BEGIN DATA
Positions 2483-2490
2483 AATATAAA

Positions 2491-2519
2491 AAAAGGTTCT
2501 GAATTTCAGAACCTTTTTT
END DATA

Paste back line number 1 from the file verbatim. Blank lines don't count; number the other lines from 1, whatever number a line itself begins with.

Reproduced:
Positions 2483-2490